It could take between a week and up to six weeks after exchange of contracts for the this stage. The buyer’s solicitor sends the purchase money to the seller’s solicitor, and once that arrives, the keys will be given to the buyer…!
Phew! It’s a lot of work. So, how long does it take in total? All in all, you are looking at a good four, five or even six months from putting the for-sale board up at the front of your house to moving out.
If you are thinking of selling your Rotherham home or if you are a Rotherham landlord, hoping to sell your buy to let property (with tenants in), you will want to talk to us to ensure you get a decent price with minimal fuss. Send me a message or visit Bricknells Rentals or Fenton Board.
Our focus is obviously on the Rotherham property market and when we live in our own homes or only own buy-to-let properties in the local area, it’s often easy to forget the regional and national picture. As a homeowner or landlord in Rotherham, consideration must be given to these markets, as directly and indirectly, they do have a bearing on us in Rotherham. We’ve written this article in order to compare the Rotherham property market to the wider Yorkshire & Humber region, as well as the national market.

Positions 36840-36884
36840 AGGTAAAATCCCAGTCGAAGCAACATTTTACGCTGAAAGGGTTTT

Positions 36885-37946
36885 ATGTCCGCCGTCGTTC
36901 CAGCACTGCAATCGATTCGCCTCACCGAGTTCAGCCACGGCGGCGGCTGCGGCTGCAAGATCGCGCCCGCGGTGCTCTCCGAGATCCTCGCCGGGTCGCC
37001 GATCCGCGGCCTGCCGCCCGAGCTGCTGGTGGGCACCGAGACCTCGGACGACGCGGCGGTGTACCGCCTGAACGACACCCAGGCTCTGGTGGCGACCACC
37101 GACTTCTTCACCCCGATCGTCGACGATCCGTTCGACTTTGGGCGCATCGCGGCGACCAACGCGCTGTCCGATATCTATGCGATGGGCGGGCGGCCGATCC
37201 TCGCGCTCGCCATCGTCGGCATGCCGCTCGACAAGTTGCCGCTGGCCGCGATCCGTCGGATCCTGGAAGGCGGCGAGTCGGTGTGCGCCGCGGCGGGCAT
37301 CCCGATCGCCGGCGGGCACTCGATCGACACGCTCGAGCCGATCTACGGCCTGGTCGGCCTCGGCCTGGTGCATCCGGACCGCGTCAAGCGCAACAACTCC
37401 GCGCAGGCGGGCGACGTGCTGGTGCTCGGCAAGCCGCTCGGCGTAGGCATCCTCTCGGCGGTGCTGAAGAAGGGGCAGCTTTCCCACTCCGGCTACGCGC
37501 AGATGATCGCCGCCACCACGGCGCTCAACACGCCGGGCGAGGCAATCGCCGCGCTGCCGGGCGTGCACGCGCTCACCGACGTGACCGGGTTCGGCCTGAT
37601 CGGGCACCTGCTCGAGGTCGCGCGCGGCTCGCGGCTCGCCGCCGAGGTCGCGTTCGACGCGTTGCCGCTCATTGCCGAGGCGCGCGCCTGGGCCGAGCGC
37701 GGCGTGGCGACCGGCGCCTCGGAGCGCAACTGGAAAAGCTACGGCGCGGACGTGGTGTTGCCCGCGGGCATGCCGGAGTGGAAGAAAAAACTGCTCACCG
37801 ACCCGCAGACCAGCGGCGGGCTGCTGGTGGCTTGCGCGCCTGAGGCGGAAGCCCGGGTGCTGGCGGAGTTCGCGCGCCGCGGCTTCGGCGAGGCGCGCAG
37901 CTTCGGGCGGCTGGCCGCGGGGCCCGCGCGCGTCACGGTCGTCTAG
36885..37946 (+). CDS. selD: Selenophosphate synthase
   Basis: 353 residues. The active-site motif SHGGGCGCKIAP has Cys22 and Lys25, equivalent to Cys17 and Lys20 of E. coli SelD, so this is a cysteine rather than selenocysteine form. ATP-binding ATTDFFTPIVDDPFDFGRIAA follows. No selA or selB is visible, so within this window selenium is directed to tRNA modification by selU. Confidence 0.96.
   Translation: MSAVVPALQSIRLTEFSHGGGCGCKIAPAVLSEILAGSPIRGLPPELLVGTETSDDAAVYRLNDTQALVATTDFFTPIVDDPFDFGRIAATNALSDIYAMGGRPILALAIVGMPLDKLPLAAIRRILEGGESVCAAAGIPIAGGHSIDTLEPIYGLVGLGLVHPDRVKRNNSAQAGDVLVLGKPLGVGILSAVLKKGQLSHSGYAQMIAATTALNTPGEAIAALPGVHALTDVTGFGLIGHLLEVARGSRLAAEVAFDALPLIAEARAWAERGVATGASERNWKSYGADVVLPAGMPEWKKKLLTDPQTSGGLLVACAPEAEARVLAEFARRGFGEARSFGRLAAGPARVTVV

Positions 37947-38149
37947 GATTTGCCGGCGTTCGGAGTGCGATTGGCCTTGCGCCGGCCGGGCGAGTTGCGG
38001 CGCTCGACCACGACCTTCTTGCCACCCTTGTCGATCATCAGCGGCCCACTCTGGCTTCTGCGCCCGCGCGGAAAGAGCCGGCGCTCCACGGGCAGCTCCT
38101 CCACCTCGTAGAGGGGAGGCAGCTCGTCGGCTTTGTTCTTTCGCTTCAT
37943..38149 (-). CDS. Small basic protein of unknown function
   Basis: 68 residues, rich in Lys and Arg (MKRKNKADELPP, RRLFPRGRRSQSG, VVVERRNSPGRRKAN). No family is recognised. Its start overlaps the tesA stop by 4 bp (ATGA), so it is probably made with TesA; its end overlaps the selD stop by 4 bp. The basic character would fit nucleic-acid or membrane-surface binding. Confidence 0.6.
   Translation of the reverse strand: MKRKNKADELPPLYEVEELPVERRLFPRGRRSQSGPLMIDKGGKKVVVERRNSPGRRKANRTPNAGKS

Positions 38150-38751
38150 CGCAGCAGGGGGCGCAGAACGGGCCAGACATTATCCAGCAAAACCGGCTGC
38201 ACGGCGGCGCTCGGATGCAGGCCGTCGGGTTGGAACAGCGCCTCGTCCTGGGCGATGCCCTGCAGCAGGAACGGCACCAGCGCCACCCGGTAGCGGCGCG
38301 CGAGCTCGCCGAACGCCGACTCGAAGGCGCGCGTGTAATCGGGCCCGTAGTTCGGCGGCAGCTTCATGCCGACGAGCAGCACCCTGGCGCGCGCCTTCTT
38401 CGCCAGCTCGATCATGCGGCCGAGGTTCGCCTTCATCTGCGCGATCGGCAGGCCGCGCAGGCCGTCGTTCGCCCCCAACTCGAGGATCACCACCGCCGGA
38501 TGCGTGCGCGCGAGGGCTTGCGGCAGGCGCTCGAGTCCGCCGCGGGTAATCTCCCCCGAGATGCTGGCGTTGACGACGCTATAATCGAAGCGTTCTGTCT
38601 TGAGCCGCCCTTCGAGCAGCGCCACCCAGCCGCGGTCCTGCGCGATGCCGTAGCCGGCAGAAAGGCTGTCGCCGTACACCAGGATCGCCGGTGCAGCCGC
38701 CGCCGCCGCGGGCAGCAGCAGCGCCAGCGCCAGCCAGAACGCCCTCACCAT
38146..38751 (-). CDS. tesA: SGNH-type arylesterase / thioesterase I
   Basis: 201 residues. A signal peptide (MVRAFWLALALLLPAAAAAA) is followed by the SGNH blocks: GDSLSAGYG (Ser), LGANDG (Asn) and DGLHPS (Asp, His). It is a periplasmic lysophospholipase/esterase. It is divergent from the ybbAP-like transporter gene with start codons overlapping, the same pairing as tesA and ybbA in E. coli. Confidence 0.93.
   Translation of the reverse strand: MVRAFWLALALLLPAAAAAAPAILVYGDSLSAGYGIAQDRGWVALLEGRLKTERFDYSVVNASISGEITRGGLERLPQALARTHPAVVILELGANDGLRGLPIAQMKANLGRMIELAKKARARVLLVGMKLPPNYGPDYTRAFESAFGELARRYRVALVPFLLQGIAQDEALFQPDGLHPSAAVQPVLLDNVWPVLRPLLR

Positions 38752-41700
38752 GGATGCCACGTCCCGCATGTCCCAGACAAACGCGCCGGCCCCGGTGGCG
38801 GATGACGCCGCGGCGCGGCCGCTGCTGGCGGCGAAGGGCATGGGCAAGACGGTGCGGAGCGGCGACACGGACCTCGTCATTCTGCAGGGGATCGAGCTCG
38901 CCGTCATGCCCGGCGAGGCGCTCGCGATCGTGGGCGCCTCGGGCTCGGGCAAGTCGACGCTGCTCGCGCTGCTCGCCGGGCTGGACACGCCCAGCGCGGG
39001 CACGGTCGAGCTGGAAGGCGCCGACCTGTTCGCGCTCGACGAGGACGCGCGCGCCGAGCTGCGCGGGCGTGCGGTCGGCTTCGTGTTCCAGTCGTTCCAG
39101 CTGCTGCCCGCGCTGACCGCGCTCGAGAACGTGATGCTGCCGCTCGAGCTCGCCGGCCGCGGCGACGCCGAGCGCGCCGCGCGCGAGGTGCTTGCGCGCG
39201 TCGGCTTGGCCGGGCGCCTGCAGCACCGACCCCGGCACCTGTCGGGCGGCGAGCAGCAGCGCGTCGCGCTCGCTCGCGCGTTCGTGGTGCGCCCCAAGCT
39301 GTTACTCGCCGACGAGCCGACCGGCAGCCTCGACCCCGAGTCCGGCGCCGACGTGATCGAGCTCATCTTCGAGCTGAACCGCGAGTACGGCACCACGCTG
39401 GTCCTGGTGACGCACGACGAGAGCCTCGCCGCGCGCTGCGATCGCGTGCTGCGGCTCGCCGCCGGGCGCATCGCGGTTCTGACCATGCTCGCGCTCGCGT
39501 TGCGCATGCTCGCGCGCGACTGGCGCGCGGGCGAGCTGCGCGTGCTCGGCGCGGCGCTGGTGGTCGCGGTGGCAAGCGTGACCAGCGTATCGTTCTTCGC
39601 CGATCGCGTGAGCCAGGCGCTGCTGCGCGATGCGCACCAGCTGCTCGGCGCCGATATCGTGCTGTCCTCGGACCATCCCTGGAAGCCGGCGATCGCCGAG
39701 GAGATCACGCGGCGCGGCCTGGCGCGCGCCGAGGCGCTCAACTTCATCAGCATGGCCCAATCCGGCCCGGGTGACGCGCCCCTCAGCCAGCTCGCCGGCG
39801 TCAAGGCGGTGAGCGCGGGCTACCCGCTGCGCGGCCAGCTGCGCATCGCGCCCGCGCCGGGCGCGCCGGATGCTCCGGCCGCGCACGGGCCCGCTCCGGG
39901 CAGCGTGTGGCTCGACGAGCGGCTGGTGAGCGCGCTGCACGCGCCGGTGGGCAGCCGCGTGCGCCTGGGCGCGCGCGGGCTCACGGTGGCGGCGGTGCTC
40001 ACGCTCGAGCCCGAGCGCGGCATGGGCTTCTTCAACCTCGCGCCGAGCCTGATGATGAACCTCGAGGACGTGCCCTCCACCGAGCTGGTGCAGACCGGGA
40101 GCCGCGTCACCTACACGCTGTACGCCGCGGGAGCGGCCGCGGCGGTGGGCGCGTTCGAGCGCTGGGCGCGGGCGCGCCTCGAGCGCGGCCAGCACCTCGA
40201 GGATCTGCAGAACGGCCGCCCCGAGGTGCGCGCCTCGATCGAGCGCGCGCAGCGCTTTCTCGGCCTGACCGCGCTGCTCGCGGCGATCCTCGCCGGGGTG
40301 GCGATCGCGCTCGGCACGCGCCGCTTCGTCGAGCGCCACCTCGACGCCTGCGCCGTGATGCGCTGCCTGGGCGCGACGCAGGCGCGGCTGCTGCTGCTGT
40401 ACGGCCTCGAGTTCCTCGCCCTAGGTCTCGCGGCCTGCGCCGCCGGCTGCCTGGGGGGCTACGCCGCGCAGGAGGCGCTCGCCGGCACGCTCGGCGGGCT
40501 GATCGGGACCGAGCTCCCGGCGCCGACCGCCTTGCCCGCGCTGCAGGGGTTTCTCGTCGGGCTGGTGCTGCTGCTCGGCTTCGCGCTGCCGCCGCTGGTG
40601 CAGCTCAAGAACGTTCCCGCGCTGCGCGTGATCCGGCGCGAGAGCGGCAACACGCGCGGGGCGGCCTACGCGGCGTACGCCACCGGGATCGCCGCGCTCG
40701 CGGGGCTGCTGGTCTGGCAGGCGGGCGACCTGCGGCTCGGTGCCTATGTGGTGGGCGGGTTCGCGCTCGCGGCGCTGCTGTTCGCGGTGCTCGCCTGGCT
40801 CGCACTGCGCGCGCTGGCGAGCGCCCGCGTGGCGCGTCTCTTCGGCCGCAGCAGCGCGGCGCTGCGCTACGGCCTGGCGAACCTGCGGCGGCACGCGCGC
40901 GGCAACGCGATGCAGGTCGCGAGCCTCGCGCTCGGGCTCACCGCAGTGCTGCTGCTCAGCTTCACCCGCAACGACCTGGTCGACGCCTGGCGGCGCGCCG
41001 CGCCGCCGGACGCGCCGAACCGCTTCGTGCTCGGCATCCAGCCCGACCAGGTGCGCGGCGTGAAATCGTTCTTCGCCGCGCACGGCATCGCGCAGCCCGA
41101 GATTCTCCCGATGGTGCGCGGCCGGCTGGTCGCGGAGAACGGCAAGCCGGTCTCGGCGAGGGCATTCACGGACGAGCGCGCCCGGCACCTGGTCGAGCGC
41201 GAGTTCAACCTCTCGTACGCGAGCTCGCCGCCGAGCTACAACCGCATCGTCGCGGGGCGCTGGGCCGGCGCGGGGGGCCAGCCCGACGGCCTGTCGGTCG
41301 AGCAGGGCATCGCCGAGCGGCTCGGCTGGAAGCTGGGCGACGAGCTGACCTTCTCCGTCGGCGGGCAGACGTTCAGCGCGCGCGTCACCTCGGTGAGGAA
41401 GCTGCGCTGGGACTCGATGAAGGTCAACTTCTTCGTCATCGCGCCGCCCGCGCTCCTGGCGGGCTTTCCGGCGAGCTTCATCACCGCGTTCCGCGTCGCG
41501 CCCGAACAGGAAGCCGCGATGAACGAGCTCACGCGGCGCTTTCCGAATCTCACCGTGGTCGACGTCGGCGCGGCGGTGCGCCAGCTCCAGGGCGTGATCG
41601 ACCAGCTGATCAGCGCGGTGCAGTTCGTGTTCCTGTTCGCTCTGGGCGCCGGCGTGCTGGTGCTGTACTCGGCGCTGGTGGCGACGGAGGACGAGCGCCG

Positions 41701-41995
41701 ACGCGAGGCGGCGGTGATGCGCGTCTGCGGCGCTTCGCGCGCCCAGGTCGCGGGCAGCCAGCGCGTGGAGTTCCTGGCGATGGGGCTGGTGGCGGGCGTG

Locally, the value of property in Rotherham and the number of people moving remains largely steady overall. However, looking across at the different regions, there are certainly many variations. Talking to fellow property professionals in the posh upmarket central London areas of Mayfair and Kensington, the number of people looking to buy and registering interest with agents is continuing to climb after 18 months in the doldrums, whilst in other parts of the UK, there is restraint amongst both buyers and sellers.
The things that impact the national property market are the big economic numbers. Nationally, over the last few months, the economic forecast and predictions have improved – thankfully! But this is notwithstanding the Brexit uncertainties. Inflation has mercifully throttled back its high growth seen in 2016 to the current level of 2.1% (from 2.7% average last year), coupled with marginally stronger wage growth at 2.5%. Unemployment is at a 42-year low at 4.2% and UK consumer spending power rose to an all-time high last month to £331.04bn – all positives for consumer sentiment.
Looking further afield, a resilient property market depends on the UK’s economic health with the outside world. If our currency weakens, imports become more expensive, meaning inflation increases. I talked about this a few weeks ago in my last article. Interest rates could be raised to bring inflation under control, which in turn could have a serious impact on the property market. On the assumption Brexit negotiations are successful, economic growth should continue to be upward and positive, meaning confidence would be increased… which is the vital element to a good housing market.